Potting Training 101 – Tips And Tricks
Keys to Successful Potty Training
Potty training is a major challenge for some families, especially when both parents work outside the home. In most cases, potty training requires patience, persistence, and consistency in order to achieve success. Children need positive reinforcement when they perform appropriately and gentle correction when mistakes and accidents happen. By developing a relaxed attitude toward toilet training, parents can often help children achieve potty training success more quickly and reliably.
Potty Training Readiness
The first step in beginning potty training is to determine the child’s level of readiness. Children develop at different rates, so assessing the individual level of development is essential in order to produce the best possible results.
Although many parents feel like 3 years is a magic age by which their child must be potty trained, that is not always the case.
According to a recent poll on keepkidshealthy.com, almost 25% of kids were not fully potty trained until they were 3 1/2 or 4 years old.
Beginning potty training too early can actually create more problems, as toddlers may become resistant to the process and develop habits that can interfere with later attempts at toilet training. At a minimum, children should be able to follow simple instructions, understand the names used for various parts of the body and toilet functions, and be able to perform the physical elements of the process such as walking to the potty, removing the diaper or pull-up, and sitting down. Most experts recommend holding off on potty training until the child is at least eighteen months old; some children are not ready for toilet training until they are two or three years of age.
Timing is The Key
Even for toddlers who show signs of toilet training readiness, it can be wise to delay potty training until after major changes in the household or living arrangements have been completed. Additionally, parents should hold off on potty training during periods of stress at work or in personal matters; patience and a sense of humor are definitely required during the potty training process. Accidents will happen as the toddler gradually learns to control his or her bodily functions; it’s best not to make a big deal of these mistakes and to instead praise and reward the child for successes. This will present potty training in a more positive light and can result in a better attitude toward the process on the part of most youngsters.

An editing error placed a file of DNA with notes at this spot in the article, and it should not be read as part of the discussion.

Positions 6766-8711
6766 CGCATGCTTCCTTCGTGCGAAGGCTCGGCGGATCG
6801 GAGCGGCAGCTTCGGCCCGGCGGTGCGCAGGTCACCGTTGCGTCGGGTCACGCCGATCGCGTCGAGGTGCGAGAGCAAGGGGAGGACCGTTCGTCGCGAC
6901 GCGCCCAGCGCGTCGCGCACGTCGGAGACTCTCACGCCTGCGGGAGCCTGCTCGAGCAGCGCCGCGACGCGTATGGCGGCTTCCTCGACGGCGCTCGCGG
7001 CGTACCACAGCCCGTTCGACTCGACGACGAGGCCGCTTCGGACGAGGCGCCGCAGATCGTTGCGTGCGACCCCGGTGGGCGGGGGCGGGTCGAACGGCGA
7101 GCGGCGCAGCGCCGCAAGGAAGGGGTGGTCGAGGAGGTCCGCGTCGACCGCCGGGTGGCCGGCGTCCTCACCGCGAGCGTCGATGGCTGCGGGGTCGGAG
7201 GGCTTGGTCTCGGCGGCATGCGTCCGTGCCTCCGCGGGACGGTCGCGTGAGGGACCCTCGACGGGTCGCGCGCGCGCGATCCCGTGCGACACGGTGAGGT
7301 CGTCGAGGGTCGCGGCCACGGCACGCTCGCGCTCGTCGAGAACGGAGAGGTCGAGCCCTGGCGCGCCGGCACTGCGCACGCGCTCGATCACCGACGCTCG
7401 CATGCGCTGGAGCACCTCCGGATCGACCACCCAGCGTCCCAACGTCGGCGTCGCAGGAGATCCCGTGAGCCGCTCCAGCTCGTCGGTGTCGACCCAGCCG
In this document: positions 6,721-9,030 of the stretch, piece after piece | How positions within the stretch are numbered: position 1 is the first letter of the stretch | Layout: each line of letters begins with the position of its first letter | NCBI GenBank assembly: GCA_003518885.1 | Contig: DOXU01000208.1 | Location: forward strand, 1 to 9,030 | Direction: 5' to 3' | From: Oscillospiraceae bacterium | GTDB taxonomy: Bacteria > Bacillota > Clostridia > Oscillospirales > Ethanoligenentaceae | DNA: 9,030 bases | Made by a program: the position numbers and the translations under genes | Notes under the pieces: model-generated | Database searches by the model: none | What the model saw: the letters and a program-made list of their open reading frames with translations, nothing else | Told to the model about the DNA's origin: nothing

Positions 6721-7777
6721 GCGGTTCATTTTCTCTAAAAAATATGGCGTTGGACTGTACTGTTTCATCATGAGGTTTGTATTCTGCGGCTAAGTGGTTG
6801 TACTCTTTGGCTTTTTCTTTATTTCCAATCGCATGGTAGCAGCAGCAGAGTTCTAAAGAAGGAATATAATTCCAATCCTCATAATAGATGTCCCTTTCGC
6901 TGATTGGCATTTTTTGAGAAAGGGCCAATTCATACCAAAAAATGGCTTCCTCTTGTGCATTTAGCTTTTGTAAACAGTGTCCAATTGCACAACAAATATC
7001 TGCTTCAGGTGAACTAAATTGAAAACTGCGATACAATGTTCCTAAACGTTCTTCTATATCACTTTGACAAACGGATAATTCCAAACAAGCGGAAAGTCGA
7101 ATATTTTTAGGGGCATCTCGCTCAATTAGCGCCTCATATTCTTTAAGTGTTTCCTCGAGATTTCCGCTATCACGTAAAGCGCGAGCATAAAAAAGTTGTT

Chair or Booster Seat?
Depending on the height and comfort level of the individual child, some parents prefer to train using a potty chair. Smaller children may relish the novelty of having a chair just their own size for potty time, while older children may be too large or may find the potty chair too babyish for mature three-year-old tastes. Booster seats are available that fit onto the existing toilet seat to provide a comfortable place for children to sit. Some come equipped with convenient steps and handrails to make the toddler feel even more secure and provide more independence during the potty training process. The choice between a potty chair and a booster seat is largely one of parent and child preference and does not significantly affect the outcome of training as long as the child feels comfortable and safe in the seat or chair.
Get Into The Groove
By establishing a routine schedule for potty training attempts and taking the child to the bathroom at regular intervals throughout the day, parents can help children become more aware of their bodily functions. This, in turn, can help toddlers have fewer accidents. Regularly scheduled bathroom breaks can even help adjust the child’s physical needs so that they coincide with the scheduled potty training times, helping to reinforce success.
By working consistently and patiently with younger children, parents and caregivers can achieve success in potty training and move out of diaper days and into big kid territory. Don’t forget to praise children and comment on their big kid status; these warm words can help to reinforce the child’s potty training success and ensure that the entire experience is seen as positive and nurturing by parents and children alike.